Health Matters: Greetings from the morgue 

By Sharon Mount | Contributor

Popular television shows such as CSI have helped familiarize nonmedical folks about the role of pathologists (often female and good looking on TV) as well as characteristics of the morgue. While some of the information gleaned from these shows is quite true (actually one of our autopsy technicians was the recent Miss Vermont), stereotypes such as spooky morgues located at the end of dark hallways in the basement are certainly not the case in the State of Vermont.

The history of the autopsy parallels the interest in human anatomy, beginning in ancient Greece and Alexandria and then experiencing a renewal in the Renaissance. It culminated in the work of Andreas Vesalius, who lived from 1514 to 1564, and whose work, De humani corporis fabrica (On the Fabric of the Human Body) is widely considered the foundation of modern human anatomy. It was the Renaissance anatomists who developed the idea of a disease being localized to a specific organ and, hence, the usefulness of the autopsy.

The autopsy was once valued as a critical component of quality control. Hospitals were rated as to the number of autopsies performed. Rates in the U.S. and Europe were as high as 60 percent in the 1950s. In 1971, however, the Joint Commission on Accreditation of Hospitals stopped requiring hospitals to perform autopsies, and in 1986 Medicare stopped paying for them. The rate of autopsy began to plummet and now in many hospitals is less than 5 percent.

This decrease has been attributed to many factors, including religious and social objections, economic considerations and fear of medico-legal implications. There has also been a notion that, in this era of high-tech medicine, the autopsy has become obsolete.  This, however, is not the case. Recent publications have demonstrated that major discrepancies are found between clinical diagnoses and postmortem findings in 10 to 23 percent of patients and that minor discrepancies are found in up to 40 percent of patients.

UVM Med Center Autopsy RoomIt was Governor Howard Dean who supported building a state of the art morgue located at the FAHC campus of the UVM Medical Center in Burlington. It is a modern facility complete with skylights, not a dark basement as portrayed on TV! There are two separate rooms, one for medical examiner (ME)/ forensic cases and one for hospital autopsies.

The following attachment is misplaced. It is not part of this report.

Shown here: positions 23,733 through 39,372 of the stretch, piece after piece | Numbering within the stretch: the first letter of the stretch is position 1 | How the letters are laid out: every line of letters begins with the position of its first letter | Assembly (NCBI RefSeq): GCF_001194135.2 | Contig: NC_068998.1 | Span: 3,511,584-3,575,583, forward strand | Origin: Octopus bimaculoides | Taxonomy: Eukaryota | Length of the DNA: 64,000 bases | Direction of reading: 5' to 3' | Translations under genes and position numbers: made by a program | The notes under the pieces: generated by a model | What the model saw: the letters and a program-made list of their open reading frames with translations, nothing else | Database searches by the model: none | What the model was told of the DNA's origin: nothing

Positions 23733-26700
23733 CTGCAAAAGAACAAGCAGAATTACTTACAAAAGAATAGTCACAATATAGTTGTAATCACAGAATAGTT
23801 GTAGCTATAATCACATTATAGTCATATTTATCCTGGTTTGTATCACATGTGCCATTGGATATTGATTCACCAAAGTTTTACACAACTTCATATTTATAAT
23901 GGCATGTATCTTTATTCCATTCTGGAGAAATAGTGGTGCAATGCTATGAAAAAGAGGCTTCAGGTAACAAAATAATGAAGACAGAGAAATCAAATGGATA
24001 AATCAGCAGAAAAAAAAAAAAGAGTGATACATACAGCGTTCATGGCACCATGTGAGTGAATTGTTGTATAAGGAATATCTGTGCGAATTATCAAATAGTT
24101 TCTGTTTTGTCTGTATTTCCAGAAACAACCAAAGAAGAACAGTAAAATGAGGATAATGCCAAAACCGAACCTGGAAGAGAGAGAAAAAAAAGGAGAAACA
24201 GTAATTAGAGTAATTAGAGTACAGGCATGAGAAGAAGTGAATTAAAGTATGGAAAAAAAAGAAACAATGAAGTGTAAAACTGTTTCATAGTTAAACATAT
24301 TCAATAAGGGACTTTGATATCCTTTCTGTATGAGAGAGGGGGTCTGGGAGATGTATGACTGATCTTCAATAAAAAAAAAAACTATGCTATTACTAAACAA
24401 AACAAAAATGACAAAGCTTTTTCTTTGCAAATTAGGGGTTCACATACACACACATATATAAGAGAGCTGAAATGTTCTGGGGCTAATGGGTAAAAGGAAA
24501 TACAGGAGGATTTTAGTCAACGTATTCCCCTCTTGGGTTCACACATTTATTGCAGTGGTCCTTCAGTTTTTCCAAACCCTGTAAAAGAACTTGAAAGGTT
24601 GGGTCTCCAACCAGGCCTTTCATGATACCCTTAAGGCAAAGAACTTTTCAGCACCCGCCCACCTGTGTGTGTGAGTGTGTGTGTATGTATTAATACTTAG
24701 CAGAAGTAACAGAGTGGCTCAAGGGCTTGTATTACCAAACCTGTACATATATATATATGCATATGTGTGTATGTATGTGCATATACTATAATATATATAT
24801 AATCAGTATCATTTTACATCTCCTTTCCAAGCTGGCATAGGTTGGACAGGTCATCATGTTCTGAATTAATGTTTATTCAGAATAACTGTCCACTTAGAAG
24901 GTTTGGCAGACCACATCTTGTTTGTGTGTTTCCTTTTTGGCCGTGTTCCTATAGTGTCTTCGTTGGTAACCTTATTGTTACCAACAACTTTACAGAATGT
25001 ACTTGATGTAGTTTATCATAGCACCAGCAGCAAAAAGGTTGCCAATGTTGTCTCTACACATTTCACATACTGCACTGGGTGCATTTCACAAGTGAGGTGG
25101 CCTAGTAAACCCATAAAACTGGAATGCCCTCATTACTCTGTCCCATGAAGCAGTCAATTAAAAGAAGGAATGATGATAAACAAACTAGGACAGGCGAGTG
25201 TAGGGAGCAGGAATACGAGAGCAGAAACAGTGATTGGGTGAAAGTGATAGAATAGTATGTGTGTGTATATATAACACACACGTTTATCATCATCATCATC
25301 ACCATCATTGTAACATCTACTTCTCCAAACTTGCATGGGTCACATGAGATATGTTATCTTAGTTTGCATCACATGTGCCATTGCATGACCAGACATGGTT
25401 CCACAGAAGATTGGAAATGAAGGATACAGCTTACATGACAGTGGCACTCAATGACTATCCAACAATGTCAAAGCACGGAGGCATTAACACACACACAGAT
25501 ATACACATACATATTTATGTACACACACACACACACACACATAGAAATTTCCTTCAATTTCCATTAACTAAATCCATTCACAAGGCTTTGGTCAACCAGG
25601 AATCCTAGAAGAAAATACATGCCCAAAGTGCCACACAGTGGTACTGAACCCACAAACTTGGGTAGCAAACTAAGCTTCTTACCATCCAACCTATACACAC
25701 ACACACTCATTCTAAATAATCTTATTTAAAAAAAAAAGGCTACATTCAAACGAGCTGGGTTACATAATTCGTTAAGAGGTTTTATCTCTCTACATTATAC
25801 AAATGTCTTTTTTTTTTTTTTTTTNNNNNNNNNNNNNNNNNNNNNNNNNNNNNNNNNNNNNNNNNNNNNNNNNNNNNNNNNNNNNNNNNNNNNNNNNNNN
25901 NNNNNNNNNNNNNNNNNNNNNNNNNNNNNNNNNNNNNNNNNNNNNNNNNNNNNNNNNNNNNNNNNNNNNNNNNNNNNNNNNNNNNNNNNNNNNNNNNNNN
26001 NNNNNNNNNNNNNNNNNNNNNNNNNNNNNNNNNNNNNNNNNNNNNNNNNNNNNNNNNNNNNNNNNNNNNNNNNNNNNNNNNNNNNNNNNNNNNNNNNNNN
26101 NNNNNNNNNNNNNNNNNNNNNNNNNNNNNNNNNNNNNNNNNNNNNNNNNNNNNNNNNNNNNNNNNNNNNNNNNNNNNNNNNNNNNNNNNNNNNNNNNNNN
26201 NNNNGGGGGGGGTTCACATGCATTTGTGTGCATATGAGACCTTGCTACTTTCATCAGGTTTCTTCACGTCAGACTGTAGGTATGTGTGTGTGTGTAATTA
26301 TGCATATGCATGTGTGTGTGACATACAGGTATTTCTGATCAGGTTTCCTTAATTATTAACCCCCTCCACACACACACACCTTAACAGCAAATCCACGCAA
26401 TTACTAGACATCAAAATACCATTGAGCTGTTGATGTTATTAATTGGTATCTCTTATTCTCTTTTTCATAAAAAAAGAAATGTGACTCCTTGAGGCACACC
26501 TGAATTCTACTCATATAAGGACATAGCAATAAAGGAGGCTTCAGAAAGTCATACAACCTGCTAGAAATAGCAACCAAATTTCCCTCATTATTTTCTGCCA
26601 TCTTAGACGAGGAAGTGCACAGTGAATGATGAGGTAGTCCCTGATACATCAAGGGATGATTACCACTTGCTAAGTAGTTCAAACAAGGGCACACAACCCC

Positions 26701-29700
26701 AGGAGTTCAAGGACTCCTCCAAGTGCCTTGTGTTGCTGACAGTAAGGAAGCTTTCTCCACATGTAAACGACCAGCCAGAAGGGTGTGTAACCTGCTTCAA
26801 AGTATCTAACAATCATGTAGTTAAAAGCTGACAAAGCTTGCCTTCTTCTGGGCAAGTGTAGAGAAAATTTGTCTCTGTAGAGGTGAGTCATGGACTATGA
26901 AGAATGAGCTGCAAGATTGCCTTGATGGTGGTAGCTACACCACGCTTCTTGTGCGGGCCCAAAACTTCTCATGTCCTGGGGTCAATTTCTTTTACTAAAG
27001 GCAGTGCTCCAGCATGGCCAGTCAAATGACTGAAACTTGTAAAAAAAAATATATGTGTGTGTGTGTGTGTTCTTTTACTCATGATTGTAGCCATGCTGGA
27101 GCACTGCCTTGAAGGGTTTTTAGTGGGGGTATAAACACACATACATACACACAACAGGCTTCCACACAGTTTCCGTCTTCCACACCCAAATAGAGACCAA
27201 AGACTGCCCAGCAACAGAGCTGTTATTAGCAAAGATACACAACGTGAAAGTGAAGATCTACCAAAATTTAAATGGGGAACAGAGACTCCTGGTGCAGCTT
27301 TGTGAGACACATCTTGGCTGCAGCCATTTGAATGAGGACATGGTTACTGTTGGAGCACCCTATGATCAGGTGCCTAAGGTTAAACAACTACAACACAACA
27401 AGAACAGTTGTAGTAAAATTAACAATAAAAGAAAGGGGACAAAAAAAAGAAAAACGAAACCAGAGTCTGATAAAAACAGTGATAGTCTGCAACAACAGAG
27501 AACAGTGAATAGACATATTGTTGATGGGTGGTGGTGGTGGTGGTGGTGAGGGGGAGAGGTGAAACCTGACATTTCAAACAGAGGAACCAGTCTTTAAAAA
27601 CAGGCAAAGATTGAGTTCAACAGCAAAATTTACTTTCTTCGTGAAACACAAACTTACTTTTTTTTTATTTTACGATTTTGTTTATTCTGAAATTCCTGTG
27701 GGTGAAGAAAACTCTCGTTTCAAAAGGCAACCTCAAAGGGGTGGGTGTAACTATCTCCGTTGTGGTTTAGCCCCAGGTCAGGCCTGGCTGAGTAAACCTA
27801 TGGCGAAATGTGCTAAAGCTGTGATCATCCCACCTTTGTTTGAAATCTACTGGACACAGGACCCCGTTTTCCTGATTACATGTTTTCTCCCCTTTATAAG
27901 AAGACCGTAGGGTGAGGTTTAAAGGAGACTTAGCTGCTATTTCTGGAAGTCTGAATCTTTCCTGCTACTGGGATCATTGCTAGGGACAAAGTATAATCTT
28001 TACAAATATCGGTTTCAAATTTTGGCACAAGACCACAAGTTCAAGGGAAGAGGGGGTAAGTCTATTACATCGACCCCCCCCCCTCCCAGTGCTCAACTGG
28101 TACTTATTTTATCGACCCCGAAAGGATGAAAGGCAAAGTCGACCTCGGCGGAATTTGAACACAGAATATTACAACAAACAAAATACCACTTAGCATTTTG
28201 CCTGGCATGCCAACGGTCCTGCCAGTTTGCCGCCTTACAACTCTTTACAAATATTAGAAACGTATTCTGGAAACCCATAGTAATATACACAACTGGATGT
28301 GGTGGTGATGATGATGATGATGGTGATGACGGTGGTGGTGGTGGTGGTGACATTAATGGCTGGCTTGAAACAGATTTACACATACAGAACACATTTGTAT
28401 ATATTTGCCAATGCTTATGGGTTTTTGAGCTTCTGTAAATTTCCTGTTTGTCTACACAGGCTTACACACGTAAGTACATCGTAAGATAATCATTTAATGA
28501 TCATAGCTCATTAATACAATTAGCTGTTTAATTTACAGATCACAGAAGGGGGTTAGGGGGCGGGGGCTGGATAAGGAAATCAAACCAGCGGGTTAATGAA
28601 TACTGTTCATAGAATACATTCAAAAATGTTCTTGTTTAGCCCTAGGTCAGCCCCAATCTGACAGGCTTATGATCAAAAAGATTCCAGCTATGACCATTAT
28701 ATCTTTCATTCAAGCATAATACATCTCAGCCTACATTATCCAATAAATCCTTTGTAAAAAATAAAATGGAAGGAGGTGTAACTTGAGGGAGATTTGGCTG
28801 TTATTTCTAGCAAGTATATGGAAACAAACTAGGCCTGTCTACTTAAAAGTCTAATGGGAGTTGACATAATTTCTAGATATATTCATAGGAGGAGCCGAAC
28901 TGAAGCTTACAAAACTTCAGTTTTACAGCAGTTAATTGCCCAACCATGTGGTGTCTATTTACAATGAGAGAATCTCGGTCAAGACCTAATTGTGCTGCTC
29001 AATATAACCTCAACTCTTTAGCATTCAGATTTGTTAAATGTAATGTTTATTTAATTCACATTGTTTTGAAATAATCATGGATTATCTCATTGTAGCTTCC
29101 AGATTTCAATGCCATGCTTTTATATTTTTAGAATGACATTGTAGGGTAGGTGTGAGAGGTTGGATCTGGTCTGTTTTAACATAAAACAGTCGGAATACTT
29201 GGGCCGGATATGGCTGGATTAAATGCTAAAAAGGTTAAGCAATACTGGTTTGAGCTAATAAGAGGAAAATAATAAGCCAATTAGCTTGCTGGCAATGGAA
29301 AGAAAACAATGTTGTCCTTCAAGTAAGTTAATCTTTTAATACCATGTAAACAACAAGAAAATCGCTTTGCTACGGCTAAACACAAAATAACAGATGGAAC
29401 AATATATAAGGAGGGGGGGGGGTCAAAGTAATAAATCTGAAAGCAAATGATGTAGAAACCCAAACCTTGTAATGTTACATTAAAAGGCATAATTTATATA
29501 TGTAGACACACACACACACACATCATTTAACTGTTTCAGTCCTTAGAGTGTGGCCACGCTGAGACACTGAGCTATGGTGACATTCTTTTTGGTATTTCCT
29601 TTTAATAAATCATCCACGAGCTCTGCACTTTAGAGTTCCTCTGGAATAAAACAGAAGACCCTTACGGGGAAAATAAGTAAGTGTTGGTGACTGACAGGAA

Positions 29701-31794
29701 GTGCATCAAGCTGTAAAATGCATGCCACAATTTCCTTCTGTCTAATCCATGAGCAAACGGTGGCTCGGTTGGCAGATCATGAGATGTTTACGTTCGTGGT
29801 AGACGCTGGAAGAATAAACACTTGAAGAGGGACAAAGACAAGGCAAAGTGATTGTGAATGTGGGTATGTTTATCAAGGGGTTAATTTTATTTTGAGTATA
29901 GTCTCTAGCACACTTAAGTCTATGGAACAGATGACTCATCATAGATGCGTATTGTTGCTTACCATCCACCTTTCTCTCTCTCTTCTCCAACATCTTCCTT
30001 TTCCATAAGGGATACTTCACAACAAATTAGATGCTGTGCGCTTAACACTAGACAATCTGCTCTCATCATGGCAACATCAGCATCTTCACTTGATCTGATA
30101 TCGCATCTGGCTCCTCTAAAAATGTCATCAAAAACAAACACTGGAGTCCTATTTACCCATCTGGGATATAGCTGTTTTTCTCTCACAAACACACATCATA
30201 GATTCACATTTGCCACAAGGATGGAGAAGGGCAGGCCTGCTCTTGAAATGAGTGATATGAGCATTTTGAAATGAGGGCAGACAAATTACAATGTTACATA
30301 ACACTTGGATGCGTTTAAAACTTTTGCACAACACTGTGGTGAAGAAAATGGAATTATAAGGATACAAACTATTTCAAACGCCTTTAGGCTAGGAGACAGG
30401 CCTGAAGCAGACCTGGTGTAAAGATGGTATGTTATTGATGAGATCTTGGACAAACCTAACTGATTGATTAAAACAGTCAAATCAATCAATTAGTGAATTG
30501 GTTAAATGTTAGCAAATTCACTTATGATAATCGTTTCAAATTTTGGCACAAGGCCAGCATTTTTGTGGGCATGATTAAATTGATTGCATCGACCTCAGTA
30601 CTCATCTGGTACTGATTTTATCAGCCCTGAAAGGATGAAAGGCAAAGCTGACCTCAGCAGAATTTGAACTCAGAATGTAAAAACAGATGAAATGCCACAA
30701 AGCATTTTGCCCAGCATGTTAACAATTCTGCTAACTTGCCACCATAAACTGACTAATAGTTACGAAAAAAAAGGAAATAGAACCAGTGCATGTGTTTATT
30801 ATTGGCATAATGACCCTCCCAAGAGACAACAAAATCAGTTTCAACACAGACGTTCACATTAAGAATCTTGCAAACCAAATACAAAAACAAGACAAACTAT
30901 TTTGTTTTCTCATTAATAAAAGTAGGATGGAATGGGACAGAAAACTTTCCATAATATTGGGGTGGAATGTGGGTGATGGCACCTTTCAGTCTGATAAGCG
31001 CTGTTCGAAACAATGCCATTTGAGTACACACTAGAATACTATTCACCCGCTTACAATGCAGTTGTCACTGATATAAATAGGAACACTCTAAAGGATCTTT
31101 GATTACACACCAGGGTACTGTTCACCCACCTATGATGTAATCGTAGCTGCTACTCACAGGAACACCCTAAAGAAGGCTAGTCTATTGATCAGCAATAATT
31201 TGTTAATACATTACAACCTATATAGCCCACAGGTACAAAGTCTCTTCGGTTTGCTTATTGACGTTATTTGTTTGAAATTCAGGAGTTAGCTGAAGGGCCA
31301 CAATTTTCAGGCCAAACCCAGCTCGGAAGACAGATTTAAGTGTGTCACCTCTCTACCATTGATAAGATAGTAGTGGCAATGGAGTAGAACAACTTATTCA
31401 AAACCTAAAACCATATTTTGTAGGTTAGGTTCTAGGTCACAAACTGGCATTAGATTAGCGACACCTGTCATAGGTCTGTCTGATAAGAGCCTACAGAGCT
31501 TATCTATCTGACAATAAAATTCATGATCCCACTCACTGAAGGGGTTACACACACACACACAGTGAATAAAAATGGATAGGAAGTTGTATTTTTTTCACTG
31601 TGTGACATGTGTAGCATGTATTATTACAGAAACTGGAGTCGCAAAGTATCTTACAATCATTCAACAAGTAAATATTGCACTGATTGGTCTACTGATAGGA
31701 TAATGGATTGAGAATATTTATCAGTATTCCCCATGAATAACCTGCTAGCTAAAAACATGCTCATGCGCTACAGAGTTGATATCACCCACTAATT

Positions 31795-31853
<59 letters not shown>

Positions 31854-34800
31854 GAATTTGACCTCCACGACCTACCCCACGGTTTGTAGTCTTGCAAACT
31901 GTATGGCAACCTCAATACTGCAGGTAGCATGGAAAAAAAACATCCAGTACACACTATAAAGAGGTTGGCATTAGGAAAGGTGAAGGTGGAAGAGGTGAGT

The missions of the ME and the hospital autopsy faculty are both different and similar.

The ME mission, stated simply, is to protect our safety. Staffed by two pathologists, a detective, an assistant ME coordinator, field MEs, autopsy technicians and administrative staff, this office reviews every death in the state to determine whether the death was natural, accidental, a suicide or a homicide. MEs have the legal authority to perform an autopsy if necessary to understand better the cause of death or to provide trial evidence. Last year over 400 ME autopsies were performed. We are most fortunate that our MEs are also very gifted educators who teach undergraduates, medical students and residents. The strength of their mentoring is evidenced in the large percentage of our pathology residents who pursue fellowship training in forensic pathology.

The mission of the hospital autopsy service is to investigate complicated clinical cases and provide answers to questions that have arisen during the patient’s clinical course. Approximately 120 hospital autopsies were performed last year. Sometimes genetic diseases that can impact family members are discovered. As well as serving as a gold standard for quality control, the autopsy service is strongly committed to the education of clinicians, residents in training and medical students. The service also supports investigators whose research involves the study of human tissue. One only has to see the recent movie Concussion to understand the vital role of the pathologist (in this case, neuropathologist) in understanding disease.

Both the medical examiner and hospital autopsy services are similar in that they can help grieving families. Having a better understanding of the cause of death of a loved one can help bring closure and acceptance.  This was true in the case of my beloved father-in-law, whose cause of death was known heart disease. Understanding the severity of his disease revealed at autopsy, however, brought an appreciation of how fortunate we were to have had him in our lives for the time we did.

The autopsy procedure is performed with the same meticulous care as surgeries performed in the operating room. Dedicated pathologists, residents and autopsy technicians consider the deceased to be our patient and are respectful and grateful for the teaching opportunity each autopsy provides. After an autopsy, the body is released to the funeral directors with no compromise should an open casket ceremony be desired.